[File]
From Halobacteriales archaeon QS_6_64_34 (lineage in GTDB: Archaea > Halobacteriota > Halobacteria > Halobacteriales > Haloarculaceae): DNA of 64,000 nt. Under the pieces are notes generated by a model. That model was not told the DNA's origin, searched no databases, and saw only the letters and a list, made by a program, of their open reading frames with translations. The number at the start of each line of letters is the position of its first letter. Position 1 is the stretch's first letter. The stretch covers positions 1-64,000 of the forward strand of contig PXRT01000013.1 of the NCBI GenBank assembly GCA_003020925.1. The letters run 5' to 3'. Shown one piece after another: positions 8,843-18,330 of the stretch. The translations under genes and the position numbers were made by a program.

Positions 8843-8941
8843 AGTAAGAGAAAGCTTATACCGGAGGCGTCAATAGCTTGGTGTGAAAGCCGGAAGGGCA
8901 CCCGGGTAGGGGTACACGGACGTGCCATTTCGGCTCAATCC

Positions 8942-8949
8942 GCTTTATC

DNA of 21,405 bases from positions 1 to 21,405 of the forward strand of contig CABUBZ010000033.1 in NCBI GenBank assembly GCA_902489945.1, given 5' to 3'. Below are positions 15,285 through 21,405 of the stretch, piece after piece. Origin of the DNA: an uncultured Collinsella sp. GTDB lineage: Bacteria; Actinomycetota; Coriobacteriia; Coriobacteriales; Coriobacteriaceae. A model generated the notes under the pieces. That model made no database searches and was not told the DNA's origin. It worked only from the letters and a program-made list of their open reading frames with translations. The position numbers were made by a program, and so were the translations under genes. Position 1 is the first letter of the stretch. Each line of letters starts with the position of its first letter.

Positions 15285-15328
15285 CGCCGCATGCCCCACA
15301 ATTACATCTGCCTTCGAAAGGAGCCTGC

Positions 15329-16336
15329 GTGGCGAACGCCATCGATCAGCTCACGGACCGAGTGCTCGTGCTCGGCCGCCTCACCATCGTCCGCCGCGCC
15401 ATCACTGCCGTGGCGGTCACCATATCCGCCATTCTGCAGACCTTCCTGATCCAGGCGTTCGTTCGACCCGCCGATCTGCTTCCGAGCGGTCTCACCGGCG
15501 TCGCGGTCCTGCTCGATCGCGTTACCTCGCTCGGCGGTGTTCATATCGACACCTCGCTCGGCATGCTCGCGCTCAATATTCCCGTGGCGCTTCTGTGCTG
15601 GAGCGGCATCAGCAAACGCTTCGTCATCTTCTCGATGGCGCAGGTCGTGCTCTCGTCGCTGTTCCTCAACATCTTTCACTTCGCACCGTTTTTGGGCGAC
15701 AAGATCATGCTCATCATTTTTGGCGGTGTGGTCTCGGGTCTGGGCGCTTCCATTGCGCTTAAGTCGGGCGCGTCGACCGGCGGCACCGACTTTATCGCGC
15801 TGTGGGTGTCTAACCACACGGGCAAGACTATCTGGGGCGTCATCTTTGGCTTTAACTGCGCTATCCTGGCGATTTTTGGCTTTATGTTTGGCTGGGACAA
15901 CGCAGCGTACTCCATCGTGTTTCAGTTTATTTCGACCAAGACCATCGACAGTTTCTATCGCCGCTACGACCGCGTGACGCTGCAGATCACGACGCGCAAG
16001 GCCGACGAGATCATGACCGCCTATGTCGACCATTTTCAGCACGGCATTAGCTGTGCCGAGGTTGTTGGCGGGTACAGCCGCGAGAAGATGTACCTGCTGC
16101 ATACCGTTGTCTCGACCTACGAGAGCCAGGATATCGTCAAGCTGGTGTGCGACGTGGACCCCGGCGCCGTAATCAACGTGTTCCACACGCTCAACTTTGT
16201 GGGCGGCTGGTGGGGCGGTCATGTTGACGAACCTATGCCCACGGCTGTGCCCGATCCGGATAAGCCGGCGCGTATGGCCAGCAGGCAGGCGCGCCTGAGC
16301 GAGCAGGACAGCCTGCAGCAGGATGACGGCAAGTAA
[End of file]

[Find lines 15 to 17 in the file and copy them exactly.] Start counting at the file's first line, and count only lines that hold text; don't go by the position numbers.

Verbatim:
15601 GAGCGGCATCAGCAAACGCTTCGTCATCTTCTCGATGGCGCAGGTCGTGCTCTCGTCGCTGTTCCTCAACATCTTTCACTTCGCACCGTTTTTGGGCGAC
15701 AAGATCATGCTCATCATTTTTGGCGGTGTGGTCTCGGGTCTGGGCGCTTCCATTGCGCTTAAGTCGGGCGCGTCGACCGGCGGCACCGACTTTATCGCGC
15801 TGTGGGTGTCTAACCACACGGGCAAGACTATCTGGGGCGTCATCTTTGGCTTTAACTGCGCTATCCTGGCGATTTTTGGCTTTATGTTTGGCTGGGACAA